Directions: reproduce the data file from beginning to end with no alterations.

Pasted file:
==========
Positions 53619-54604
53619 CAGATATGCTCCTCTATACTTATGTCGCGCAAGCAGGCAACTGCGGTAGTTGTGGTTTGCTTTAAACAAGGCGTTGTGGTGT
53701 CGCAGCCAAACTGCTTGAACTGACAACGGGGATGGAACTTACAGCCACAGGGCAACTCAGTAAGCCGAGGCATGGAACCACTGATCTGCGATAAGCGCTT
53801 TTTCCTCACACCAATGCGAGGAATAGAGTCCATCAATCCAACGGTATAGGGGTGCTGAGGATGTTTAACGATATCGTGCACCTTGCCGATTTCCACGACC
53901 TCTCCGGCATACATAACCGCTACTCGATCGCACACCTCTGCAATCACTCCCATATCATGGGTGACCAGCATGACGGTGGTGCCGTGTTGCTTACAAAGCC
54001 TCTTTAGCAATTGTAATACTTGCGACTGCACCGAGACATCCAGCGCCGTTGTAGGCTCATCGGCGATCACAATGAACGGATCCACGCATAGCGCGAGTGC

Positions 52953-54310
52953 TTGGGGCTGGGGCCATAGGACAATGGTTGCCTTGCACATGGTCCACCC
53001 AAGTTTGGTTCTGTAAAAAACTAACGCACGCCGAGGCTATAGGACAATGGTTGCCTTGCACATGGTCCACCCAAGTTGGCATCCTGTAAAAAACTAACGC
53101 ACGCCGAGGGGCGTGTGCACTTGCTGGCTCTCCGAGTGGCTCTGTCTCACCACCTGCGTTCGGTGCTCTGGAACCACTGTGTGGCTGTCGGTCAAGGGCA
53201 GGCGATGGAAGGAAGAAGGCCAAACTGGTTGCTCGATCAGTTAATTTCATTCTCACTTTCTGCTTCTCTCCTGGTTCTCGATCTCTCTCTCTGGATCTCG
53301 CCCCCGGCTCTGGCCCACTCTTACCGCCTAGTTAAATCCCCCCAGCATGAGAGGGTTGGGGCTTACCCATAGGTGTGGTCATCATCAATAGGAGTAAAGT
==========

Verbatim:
Positions 53619-54604
53619 CAGATATGCTCCTCTATACTTATGTCGCGCAAGCAGGCAACTGCGGTAGTTGTGGTTTGCTTTAAACAAGGCGTTGTGGTGT
53701 CGCAGCCAAACTGCTTGAACTGACAACGGGGATGGAACTTACAGCCACAGGGCAACTCAGTAAGCCGAGGCATGGAACCACTGATCTGCGATAAGCGCTT
53801 TTTCCTCACACCAATGCGAGGAATAGAGTCCATCAATCCAACGGTATAGGGGTGCTGAGGATGTTTAACGATATCGTGCACCTTGCCGATTTCCACGACC
53901 TCTCCGGCATACATAACCGCTACTCGATCGCACACCTCTGCAATCACTCCCATATCATGGGTGACCAGCATGACGGTGGTGCCGTGTTGCTTACAAAGCC
54001 TCTTTAGCAATTGTAATACTTGCGACTGCACCGAGACATCCAGCGCCGTTGTAGGCTCATCGGCGATCACAATGAACGGATCCACGCATAGCGCGAGTGC

Positions 52953-54310
52953 TTGGGGCTGGGGCCATAGGACAATGGTTGCCTTGCACATGGTCCACCC
53001 AAGTTTGGTTCTGTAAAAAACTAACGCACGCCGAGGCTATAGGACAATGGTTGCCTTGCACATGGTCCACCCAAGTTGGCATCCTGTAAAAAACTAACGC
53101 ACGCCGAGGGGCGTGTGCACTTGCTGGCTCTCCGAGTGGCTCTGTCTCACCACCTGCGTTCGGTGCTCTGGAACCACTGTGTGGCTGTCGGTCAAGGGCA
53201 GGCGATGGAAGGAAGAAGGCCAAACTGGTTGCTCGATCAGTTAATTTCATTCTCACTTTCTGCTTCTCTCCTGGTTCTCGATCTCTCTCTCTGGATCTCG
53301 CCCCCGGCTCTGGCCCACTCTTACCGCCTAGTTAAATCCCCCCAGCATGAGAGGGTTGGGGCTTACCCATAGGTGTGGTCATCATCAATAGGAGTAAAGT